Peter Stitcher, owner of Ascent Fly Fishing, has been hawking flies out of his Littleton garage since 2013, but don’t confuse his company’s humble digs for a small-scale operation. The trained aquatic biologist has built an international supply chain to provide flies to anglers around the world.

From North America, Patagonia & New Zealand…

Stitcher spent the first part of his career helping landowners build private trophy trout fisheries. He used that experience—plus samples and data from fish and game agencies and other researchers—to catalog the species and subspecies of insects that trout find tasty in North America, Patagonia, and New Zealand, three of the world’s most popular fly-fishing regions and the areas to which Stitcher tailors his flies.

Photo courtesy of Reno Boyd.

To Littleton HQ…

Using that database, Stitcher can identify which of the 600,000 fly patterns Ascent stocks best match the bugs of any waterways in those regions. “I might not have samples from a particular tributary,” he says, “but based on the bugs that live at similar elevations in bigger streams nearby, I can extrapolate the bugs that’ll be there as well.”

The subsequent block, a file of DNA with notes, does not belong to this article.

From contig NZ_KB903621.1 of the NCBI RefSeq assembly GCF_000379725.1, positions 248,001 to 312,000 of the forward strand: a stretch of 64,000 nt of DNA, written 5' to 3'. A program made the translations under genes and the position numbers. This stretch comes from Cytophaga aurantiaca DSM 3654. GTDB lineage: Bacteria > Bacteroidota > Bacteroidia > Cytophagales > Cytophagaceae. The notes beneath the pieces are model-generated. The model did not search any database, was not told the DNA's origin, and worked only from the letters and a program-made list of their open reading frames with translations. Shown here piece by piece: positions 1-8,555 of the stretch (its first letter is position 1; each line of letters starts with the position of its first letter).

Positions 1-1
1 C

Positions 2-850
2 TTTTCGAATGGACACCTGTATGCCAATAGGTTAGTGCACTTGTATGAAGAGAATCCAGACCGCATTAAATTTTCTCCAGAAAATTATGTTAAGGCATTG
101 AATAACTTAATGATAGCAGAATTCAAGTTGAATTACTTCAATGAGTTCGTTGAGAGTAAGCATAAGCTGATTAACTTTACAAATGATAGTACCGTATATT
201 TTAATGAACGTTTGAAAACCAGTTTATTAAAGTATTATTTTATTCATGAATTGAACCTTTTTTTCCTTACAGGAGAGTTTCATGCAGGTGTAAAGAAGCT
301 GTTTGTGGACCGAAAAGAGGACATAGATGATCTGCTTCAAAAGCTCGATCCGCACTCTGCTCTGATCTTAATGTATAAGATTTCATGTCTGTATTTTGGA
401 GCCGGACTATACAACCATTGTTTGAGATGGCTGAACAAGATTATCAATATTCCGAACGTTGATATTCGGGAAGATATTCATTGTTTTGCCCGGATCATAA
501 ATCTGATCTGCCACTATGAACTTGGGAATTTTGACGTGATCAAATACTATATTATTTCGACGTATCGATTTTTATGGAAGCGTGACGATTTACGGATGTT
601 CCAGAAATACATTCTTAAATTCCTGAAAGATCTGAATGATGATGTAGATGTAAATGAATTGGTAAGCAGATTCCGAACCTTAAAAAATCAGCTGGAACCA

To South Park & Delta…

Flies are typically made of feathers and fur. Ascent buys the former from Delta’s Whiting Farms, whose chickens are prized by fly tiers for their feathers’ colors and textures, while its elk hair is sourced from herds in the South Park region of Colorado.

To Nairobi, Kenya…

Like many of its competitors’ fly tiers, Ascent’s 55 full-time workers live in Nairobi, Kenya. (“Wherever the British went, they brought fly-fishing,” Stitcher says.) The company not only provides its fly tiers with health care, a living wage, and no-interest microloans, but it also shares six percent of Ascent’s profit. “We’re stewards of this [hobby],” Stitcher says, “and we share it with our tiers so their kids can go to college and have health care if they need it.”

Fly casting in Nairobi. Photo courtesy of Jessica Baratta.

To the Colorado River…

Flies can be purchased individually online or by appointment from Stitcher’s garage. Anglers can also have Stitcher and his team put all their data to work and build a custom fly box, not only for the particular season and river—or specific section of river—they plan to fish, but also for their skill levels, styles, and price ranges. “If you take one of my fly boxes out with a fishing guide,” he says, “I want that guide to tip you at the end of the day because they learned so much.”

This article was originally published in 5280 September 2022.
Nicholas Hunt
Nicholas Hunt
Nicholas writes and edits the Compass, Adventure, and Culture sections of 5280 and writes for